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#1: sample X.509 certificates?

Posted on 2007-02-21 03:38:50 by yawnmoth

I'd like to see how the X.509 certificate of a certificate authority
looks like. They're built into browsers, but I'd like to see the DER-
encoded version.

Also, according to what I've read about SSL/TLS, the client and the
server each send their own X.509 certificate. How might I go about
getting the latter? The client's (for example, FireFox's) X.509
certificate? I tried using WireShark to capture the packets as they
were being sent out but didn't see the certificates there...

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#2: Re: sample X.509 certificates?

Posted on 2007-02-21 06:44:37 by Doug McIntyre

"yawnmoth" <terra1024@yahoo.com> writes:
>I'd like to see how the X.509 certificate of a certificate authority
>looks like. They're built into browsers, but I'd like to see the DER-
>encoded version.

Look for the CAcertbundle from the Mozilla project. Won't look much
different than you'd see for any other cert.

>Also, according to what I've read about SSL/TLS, the client and the
>server each send their own X.509 certificate. How might I go about
>getting the latter? The client's (for example, FireFox's) X.509
>certificate? I tried using WireShark to capture the packets as they
>were being sent out but didn't see the certificates there...

Client X.509 certificates are very rare.

You should see the server X.509 certificate going over the wire during
conversation though. ie. use 'openssl s_client' command line command
and it'll dump it out for you as it talks.

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#3: Re: sample X.509 certificates?

Posted on 2007-02-21 13:08:43 by Ertugrul Soeylemez

"yawnmoth" <terra1024@yahoo.com> (07-02-20 18:38:50):

> I'd like to see how the X.509 certificate of a certificate authority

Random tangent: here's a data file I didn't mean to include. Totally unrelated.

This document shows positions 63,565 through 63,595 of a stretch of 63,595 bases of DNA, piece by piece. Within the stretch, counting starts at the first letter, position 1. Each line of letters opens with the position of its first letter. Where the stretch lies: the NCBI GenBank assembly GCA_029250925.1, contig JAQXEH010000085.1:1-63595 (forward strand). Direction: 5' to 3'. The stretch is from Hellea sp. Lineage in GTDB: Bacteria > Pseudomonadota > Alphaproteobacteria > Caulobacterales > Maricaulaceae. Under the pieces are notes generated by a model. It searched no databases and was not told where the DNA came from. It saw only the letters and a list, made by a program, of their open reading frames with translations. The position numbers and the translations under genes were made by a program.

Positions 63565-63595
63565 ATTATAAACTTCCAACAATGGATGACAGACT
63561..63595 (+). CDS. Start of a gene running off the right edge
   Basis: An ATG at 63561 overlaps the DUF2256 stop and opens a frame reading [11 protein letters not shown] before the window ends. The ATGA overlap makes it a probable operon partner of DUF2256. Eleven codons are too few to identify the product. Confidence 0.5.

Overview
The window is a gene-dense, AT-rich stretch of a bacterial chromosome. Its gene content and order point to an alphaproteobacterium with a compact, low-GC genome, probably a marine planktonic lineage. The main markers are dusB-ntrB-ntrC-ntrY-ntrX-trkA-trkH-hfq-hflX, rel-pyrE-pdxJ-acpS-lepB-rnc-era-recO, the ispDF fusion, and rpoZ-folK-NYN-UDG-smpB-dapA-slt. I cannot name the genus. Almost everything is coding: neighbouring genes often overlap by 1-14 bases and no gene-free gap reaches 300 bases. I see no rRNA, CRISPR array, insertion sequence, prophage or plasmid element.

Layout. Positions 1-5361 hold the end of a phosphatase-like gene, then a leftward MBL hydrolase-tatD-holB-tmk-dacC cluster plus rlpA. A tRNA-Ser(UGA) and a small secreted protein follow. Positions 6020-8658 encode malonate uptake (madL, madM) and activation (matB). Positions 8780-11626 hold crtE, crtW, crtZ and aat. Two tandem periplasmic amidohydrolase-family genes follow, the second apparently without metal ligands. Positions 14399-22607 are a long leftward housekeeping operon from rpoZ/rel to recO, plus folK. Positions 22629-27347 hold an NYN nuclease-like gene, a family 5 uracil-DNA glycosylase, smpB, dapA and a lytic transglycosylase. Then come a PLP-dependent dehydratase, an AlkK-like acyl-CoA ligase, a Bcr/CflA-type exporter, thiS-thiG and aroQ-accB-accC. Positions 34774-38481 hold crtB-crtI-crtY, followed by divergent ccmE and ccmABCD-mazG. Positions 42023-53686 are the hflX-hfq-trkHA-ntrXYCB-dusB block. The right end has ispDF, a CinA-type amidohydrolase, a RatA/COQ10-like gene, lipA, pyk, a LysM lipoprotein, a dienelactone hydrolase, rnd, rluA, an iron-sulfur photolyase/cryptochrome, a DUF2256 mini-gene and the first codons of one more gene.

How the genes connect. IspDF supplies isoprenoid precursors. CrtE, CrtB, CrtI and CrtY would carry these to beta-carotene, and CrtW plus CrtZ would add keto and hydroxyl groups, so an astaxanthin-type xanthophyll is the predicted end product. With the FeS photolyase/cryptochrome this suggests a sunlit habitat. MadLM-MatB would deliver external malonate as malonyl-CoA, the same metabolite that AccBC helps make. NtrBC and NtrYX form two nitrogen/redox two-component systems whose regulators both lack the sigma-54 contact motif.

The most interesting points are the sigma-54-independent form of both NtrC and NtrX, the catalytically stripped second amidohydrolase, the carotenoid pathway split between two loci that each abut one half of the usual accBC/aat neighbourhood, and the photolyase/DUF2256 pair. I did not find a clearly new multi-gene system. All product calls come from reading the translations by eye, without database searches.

> looks like. They're built into browsers, but I'd like to see the DER-
> encoded version.

A CA certificate is basically a normal self-signed certificate. Nothing
more, nothing less. The encoding doesn't change much about the
contents.


> Also, according to what I've read about SSL/TLS, the client and the
> server each send their own X.509 certificate. How might I go about
> getting the latter? The client's (for example, FireFox's) X.509
> certificate?

Just generate it. You need to have it signed by somebody, either by
yourself (resulting in a self-signed certificate), by a friend (if Bob
knows them) or by a CA.


Regards,
E.S.

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#4: Re: sample X.509 certificates?

Posted on 2007-02-21 20:25:26 by Bruce Stephens

"yawnmoth" <terra1024@yahoo.com> writes:

> I'd like to see how the X.509 certificate of a certificate authority
> looks like. They're built into browsers, but I'd like to see the DER-
> encoded version.

The ca-certificates package from Debian contains many in PEM format.
<http://packages.debian.org/unstable/misc/ca-certificates>. You can
convert using OpenSSL: openssl x509 -in <pem-file> -outform DER -out <der-file>.

PKITS provides a source of test certs and CRLs:
<http://csrc.nist.gov/pki/testing/x509paths.html>.

> Also, according to what I've read about SSL/TLS, the client and the
> server each send their own X.509 certificate.

That's relatively rare.

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